If you are not careful, you will end up beating up hundreds of people just because of one e-mail from a negative person. If you are a church leader, please do not allow Satan to control you through your critics. The price is too high. And, you will spend all of your time on defense rather than on offense!

#4 - The Ignore Phase

Don't read their blogs. Don't read their MySpace page. Don’t receive their e-mails. This either does one of two things to them …

First of all – it REALLY ticks them off. But then second of all, they usually go away. Seriously, if you refuse to put fuel on the fire they start, it will eventually go out.

I love what Nehemiah said in Nehemiah 6:1-4 when his critics tried to get him to take his eyes off of the work, “I am doing a great work … and I cannot come down.” That must become your rallying cry.

I will admit that it’s hard at times. But, by not getting into arguments with critics, it will set you free in a major way.

Always listen to those who love the Lord and love you. Never listen to a blogger or MySpace addict/stalker who has no life OR someone who sends you an email with a fake address. I don’t have time for them – and neither do you!

#5 - The Compassion Phase

In Luke 15 when the prodigal son comes home and the older brother doesn’t come in the house to meet him, the Father goes outside and pleads with the older brother to come in.

I think we are called to do the same. Because in that story, it would seem that the oder brother (who was the critic) was just as lost as the younger one.

Jesus dealt with this as well. He did weep over Jerusalem. But, He also turned over temple tables. There IS a time to respond in boldness. But there is also a time to respond with compassion. Because, well, people just don’t understand.

Compassion does not mean trying to explain to them, or even exchanging emails with them. But, it means praying for them (NOT the Psalm 3:7 prayer) and asking God to allow them to come into the house and celebrate what He is doing -- even if it isn’t their style.

[Based on notes from Perry Noble]

Seventh-Day Adventists Church Controversy

Dwight Hall, president of Remnant Publications, a non-profit Christian publisher, announces the release of Dr. Herbert E. Douglass' A Fork in the Road, a powerful new exposé that chronicles a significant and controversial chapter in the history of the Seventh-day Adventist Church.

A key eye-witness to the drama surrounding the publication of Seventh-day Adventists Answer Questions on Doctrine in 1957, Dr. Douglass shares his personal experience, and often provocative insights, with the backlash of the book and its continuing repercussions on church theology today. Says Dwight Hall, "Let there be no mistake: this isn't just a passive documentation of the events that followed Questions on Doctrine; it offers an important historical context from an insider's own experience in the crisis. It's a riveting read that asks and answers a lot of questions today's Adventist believers and thinkers are sure to have."

Asked why he chose to tackle the topic after 50 years, Dr. Douglass responded, "Most, if not all, of the so-called 'dissident' groups of the last 45 years are direct results of the positions espoused by Questions on Doctrine on the atonement and the incarnation. Our church needs insight now into this complex history as it seeks not only healing but also growth in the years to come."

Both informative and riveting, A Fork in the Road also shares evidence brought to light by Julius Nam and George Knight, who show the depth of criticism by those who were alarmed by the book's reformulation of Adventist theology -- even as private letters and other evidences show how an important defender of Adventist theology was left to stand alone in the outcry.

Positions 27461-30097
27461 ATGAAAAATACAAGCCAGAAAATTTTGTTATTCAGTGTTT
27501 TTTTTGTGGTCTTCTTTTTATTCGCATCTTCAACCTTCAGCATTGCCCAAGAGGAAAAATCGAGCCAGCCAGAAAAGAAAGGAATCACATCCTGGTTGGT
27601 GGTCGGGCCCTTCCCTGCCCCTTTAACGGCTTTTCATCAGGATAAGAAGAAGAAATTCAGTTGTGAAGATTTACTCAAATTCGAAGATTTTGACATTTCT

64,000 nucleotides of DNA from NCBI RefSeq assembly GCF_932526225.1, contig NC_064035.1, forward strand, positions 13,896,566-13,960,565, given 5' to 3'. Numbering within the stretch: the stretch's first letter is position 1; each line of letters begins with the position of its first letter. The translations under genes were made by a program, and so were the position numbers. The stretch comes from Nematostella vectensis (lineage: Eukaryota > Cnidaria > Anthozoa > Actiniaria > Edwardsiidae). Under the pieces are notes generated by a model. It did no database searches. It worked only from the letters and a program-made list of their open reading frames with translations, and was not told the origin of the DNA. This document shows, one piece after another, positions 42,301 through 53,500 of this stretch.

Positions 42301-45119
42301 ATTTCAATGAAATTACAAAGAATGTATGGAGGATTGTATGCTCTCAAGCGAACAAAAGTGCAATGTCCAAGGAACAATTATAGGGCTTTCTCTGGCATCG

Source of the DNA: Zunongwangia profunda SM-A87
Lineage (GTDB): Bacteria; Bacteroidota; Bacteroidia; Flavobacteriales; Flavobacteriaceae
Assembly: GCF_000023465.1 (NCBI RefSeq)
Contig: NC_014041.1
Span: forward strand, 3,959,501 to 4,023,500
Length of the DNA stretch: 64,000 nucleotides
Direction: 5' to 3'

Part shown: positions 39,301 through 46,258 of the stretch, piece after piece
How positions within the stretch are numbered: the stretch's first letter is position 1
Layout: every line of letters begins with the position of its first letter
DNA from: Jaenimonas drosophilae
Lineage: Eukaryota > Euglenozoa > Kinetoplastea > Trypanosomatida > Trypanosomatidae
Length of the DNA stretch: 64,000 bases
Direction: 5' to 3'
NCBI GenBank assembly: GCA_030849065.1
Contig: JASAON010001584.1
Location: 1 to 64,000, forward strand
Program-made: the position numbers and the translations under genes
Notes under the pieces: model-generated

During his distinguished career, Dr. Herbert Douglass has served as a pastor, ministry president, college professor, and administrator. He is also the author of more than 13 books and numerous articles focusing on Christ, the great controversy, and the church.

(For more information about A Fork in the Road, and to order copies, contact Remnant Publications at 517- 279-1304. You may also visit Or write to Remnant Publications • 649 E. Chicago Road • Coldwater, MI 49036.)

[Source: Christian Newswire]

Russian Christians Concerned About New President

As Russia swears in Dmitry Medvedev as its newest president today, evangelical Christians throughout the historically anti-western nation are reacting with anxiety and uncertainty over the future of their ministries.

Many Christian groups worry that Medvedev, who was elected this year in what many analysts describe as a mostly lopsided, unfair, and uncontested election, will continue many of the authoritarian and repressive directives attacking religious freedom that have characterized the past eight years of the country during outgoing President Vladimir Putin’s administration.

Paul Tokarchouk of Russian Ministries, an evangelical organization based in Russia, said that it remains to be seen what kind of treatment Christian groups will receive over the next few years, though it would probably be a continuation of what Christians in the country have already experienced.

"I think the new president, Mr. Medvedev, will be more open to keep the law and keep those regulations that are already in the law and keep those regulations that are already in the constitution," he said, according to Mission Network News.

In the past, many foreign Christian groups have faced harassment and government scrutiny, Tokarchouk said.

"[The Russian government] consider as a threat, foreign Christians who would help strengthen the evangelical church and the evangelical church becomes strong and more influential and that is the threat that they see in this relationship,” he explained.

Tokarchouk emphasized, however, that Russian Ministries was at the forefront of preparing for the future through its summer ministry programs that would train and empower the gospel among young people throughout Russia.

"The number one need is for dedicated, trained, influential people from this young generation who would be willing to take the Gospel to their peers, to their society and who would be relevant,” he said.

“Our prayer is that God would use young generation leaders to reach thousands and thousands of kids,” he added.

[By Joshua Goldberg - Christian Post Reporter]